Here is a possibility, a 100 year flood project may not be affordable in the next century and maybe forever. This brings into question the logic behind a 100 year mandate, for me anyway...
For perhaps the most complete discussion of the history of the 100 year flood standard I would refer you to http://www.floods.org/Foundation/Files/2004_Forum_BackgroundPapers.pdf. However, while the standard itself is based on a statistical analysis, that analysis is only as good as the hydrology used to create it. As I am sure you are aware this web site is devoted in large part to showing just how questionable the current hydrology being used by FEMA, USGS and the Corps really is. Please see Skagit River Hydrology Independent Technical Review Draft Report for the latest analysis of the four historic floods on the Skagit River which are driving the determination of the 100 year flood. As the report clearly indicates the 4 historic floods are “uncertain” at best.
My question is, if nothing more is done, and the river rises higher than before, what will happen? Will the dikes south of Mt. Vernon break, increase the flow and save the cities as Harry Hosey suggested to me? Will the dikes of north Mt. Vernon break and fill the Riverside drive and College way area? Will the railroad bridge clog and send water north down Burlington Blvd.? Will the Nookachamps basin fill and send water over 20 and down the slough into Burlington. I would think it would be prudent to know what the failure mode is. Maybe steps could be taken to minimize it’s impact.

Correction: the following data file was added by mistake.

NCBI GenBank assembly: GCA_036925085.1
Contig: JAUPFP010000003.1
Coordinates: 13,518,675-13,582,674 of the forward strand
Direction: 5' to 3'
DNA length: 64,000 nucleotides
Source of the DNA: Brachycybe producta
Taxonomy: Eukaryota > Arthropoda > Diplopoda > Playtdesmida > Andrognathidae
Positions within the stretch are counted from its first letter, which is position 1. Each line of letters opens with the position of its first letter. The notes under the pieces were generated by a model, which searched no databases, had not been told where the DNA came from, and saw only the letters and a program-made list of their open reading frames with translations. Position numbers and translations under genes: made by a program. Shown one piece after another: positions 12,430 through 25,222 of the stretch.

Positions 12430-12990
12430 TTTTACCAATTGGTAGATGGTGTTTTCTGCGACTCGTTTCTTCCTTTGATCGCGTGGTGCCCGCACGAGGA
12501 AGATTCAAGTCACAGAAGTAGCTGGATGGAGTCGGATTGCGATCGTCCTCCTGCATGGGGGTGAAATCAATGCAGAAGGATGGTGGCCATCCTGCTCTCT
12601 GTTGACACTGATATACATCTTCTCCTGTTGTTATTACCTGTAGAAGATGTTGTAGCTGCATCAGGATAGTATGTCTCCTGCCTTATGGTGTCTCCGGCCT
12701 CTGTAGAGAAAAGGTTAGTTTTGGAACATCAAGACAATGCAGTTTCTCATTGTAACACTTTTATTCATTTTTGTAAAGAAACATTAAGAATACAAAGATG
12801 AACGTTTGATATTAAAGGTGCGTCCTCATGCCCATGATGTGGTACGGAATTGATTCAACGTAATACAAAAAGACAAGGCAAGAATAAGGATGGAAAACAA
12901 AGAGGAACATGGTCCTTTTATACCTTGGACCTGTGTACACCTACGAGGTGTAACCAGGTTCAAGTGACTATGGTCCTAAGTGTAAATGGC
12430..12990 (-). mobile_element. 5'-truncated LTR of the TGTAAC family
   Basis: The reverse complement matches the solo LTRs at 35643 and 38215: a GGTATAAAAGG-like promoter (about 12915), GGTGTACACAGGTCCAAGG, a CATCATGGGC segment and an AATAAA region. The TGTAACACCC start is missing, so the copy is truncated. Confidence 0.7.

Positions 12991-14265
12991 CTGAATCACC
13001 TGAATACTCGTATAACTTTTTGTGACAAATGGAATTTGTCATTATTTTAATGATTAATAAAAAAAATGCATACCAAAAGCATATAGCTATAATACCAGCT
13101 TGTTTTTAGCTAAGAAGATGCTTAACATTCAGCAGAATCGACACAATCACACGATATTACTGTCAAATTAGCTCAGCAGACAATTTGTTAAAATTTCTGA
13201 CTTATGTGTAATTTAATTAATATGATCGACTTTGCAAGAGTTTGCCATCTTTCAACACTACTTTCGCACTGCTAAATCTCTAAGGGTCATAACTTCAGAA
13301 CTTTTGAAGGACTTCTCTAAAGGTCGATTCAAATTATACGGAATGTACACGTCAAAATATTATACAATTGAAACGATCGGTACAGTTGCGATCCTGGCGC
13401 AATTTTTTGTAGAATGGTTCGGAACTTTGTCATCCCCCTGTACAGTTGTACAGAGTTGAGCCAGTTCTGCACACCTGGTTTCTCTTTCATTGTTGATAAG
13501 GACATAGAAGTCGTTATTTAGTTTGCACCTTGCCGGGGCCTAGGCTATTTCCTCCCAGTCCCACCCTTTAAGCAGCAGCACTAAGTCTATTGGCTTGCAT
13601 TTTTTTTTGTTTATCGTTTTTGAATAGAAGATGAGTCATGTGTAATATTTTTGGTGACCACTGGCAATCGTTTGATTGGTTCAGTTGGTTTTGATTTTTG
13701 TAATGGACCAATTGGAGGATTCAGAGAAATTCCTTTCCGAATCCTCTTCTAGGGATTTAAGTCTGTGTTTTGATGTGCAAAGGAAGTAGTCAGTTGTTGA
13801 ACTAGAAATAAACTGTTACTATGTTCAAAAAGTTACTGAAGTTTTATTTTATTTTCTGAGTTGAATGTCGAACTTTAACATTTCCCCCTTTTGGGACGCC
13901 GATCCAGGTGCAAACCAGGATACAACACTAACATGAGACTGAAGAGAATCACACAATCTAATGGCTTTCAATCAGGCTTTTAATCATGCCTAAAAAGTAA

The short answers to all of your questions are YES. All of those things are possible. The problem with identifying a current failure mode is that the dike districts being very legally prudent, once the area is identified as weak or an area that will fail, immediately run out and beef up that section of the levee so you might be able to identify a failure mode today, but within weeks that will change under current conditions. This is one of the reasons I have stated many times in the past and will probably state many more times in the future, that being with the exception of buying and paying for additional flood storage behind Lower Baker and possibly Ross, there is only one flood project that makes any real sense. That project is widening the three bridge corridor, leave the levees west of I-5 at their current level, move them back and redesign them to allow overtopping in any event greater that a 1990 or 1995 flood event. Getting the water past the City of Burlington and I-5 and getting rid of it before it gets to Mt. Vernon in a safe and designed failure mode is not only prudent but affordable. If we had this system in effect since 1924, the farmland would have only flooded once and possibly twice in the last 83 years. That’s not a huge price to pay for 100 year protection for our urban areas and to preserve the best farmland in the nation, and yes it would certainly “minimize its impact”. Let’s quit fooling around with this issue. Raise the sales tax by .005 cents and “Let’s do it ourselves” and begin building our project within the next 5 years.
May your fields be ripe and budding and your rivers full and flooding (because it’s the only time people pay attention).The Angry Citizen